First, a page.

How workers quitting is a signal for economic recovery

Oftentimes, a sign of economic recovery is when people feel that it is okay to quit their job. And people have been quitting in droves.

The Labor Department on Friday said there were 930,000 “job leavers” in July on top of 942,000 in June. And these numbers actually understate how many people are switching jobs.

A broader government survey of the labor market showed a much higher 3.6 million people voluntarily left their jobs in May.

Most people who are quitting are not leaving the labor market. Many are finding jobs with higher pay while others are switching industries completely.

What is going on? They are taking advantage of a record number of job openings at a time when companies are having a hard time hiring.

Job openings create more bargaining power for the workers left in it. Workers still in the market can negotiate better hours and pay because employers need labor to keep their businesses running.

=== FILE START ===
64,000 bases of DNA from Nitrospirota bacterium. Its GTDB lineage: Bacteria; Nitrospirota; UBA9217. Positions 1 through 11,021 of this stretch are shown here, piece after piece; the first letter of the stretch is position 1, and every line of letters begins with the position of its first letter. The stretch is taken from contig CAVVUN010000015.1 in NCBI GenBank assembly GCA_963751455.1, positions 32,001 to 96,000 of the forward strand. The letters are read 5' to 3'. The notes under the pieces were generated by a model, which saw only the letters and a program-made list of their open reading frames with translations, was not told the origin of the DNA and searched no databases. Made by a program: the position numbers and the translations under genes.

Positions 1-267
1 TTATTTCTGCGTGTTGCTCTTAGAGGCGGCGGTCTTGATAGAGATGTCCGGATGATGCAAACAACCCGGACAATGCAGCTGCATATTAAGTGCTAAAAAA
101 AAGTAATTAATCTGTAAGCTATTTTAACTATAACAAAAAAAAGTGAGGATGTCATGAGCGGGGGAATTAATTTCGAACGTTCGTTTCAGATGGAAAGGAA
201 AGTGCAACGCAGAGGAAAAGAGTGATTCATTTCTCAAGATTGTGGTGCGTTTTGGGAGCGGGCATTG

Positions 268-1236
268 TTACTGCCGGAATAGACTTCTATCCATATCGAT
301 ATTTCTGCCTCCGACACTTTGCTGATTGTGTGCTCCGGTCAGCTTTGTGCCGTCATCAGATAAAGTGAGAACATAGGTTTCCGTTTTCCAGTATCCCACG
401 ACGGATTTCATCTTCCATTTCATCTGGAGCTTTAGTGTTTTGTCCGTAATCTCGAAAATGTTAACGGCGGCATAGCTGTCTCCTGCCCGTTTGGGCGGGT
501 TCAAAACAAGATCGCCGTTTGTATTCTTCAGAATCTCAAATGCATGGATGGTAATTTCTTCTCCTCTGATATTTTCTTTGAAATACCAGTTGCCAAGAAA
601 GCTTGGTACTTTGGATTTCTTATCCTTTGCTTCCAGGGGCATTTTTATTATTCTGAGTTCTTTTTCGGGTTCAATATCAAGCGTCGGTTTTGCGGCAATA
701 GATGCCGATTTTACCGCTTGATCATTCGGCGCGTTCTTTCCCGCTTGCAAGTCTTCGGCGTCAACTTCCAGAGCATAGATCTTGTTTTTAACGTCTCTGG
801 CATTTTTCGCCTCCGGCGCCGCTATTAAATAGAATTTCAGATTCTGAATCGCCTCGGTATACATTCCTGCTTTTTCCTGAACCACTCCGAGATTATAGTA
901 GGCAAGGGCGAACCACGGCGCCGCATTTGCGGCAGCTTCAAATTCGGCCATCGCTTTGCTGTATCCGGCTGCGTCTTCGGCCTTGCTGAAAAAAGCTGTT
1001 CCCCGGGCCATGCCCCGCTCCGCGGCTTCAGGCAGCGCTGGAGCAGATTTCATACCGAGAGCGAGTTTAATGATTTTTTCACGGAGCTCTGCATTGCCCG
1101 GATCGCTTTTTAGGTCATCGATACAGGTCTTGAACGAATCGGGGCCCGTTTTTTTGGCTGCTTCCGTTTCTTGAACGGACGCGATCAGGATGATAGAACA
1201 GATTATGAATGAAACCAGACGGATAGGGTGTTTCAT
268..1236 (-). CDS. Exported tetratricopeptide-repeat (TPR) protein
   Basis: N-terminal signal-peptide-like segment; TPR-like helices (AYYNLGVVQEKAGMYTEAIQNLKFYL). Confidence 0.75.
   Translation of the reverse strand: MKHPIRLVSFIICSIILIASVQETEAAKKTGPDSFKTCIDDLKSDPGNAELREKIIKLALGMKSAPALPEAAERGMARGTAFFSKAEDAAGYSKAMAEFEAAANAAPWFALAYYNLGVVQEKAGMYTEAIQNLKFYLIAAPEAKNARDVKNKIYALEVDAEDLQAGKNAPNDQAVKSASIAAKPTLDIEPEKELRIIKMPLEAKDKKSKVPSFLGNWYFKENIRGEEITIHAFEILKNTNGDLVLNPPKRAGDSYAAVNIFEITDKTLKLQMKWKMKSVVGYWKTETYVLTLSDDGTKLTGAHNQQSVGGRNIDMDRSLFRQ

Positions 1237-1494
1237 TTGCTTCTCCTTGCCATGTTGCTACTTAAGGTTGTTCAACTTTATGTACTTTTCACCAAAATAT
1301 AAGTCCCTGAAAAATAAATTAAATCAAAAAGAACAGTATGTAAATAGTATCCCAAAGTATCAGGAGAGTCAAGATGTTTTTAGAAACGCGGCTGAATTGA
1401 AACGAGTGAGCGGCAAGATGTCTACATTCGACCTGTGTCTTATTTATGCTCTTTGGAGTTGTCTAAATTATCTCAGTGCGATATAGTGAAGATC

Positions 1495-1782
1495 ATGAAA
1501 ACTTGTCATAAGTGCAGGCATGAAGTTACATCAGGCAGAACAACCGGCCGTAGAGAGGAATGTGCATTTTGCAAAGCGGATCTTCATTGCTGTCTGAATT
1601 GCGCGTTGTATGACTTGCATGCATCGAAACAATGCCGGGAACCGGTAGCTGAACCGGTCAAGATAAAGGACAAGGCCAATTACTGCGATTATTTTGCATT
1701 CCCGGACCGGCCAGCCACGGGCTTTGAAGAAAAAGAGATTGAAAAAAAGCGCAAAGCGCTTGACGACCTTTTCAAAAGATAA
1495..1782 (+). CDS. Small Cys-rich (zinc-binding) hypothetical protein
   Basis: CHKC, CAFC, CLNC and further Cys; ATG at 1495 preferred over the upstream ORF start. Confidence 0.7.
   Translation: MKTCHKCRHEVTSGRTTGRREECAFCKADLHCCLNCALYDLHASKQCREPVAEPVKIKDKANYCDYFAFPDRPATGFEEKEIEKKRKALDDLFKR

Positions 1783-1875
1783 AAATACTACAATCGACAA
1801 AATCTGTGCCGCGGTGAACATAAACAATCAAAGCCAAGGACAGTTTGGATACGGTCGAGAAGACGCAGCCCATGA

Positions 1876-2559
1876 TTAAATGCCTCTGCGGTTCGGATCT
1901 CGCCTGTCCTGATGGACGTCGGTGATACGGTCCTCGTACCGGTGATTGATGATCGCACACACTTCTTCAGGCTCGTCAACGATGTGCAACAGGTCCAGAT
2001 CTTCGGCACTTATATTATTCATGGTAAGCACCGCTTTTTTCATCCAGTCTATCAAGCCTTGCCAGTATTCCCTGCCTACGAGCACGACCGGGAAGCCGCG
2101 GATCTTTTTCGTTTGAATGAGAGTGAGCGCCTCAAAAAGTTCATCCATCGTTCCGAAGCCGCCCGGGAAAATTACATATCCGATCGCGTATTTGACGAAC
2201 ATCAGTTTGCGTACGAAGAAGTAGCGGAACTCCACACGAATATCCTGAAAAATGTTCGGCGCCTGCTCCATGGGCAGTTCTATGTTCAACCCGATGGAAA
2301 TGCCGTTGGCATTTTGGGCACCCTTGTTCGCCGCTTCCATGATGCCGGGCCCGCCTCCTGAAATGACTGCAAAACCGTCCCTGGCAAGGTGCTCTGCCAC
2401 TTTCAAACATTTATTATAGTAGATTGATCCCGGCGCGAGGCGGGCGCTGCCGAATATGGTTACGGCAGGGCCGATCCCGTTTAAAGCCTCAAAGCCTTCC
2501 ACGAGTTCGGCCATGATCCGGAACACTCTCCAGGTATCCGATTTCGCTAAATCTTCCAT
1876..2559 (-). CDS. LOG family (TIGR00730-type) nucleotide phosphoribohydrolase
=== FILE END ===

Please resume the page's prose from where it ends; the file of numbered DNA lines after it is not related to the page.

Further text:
Wage expectations help tell the story. They grew again in June and finally matched pre-pandemic levels, according to a New York Federal Reserve survey of consumers. Americans expect pay to grow 2.6% a year.

Wage growth usually gives a big boost to the entire economy so long as it’s matched by increases in productivity. When workers earn more, they tend to spend more. Historically, low-income workers are more likely to spend the money they earn than putting it into savings.

With fewer people in the workforce, businesses are getting by with less. The pandemic forced some businesses to rethink how they operate. While it might potentially increase productivity in the future, it’s a hindrance to businesses now.

As businesses fully reopen, there are still people who are hesitant to return to work.

What’s helped give them a financial cushion are generous unemployment payments. Washington approved extra benefits in March that provide up to $300 extra on top of the normal state compensation.

Some workers now earn substantially more than they did when they last had a job. A person who  works forty hours a week under the federal minimum wage, for instance, would earn just $290 a week.

This federal aid ends on Sept. 6, although 26 states have already ended extra benefits early.

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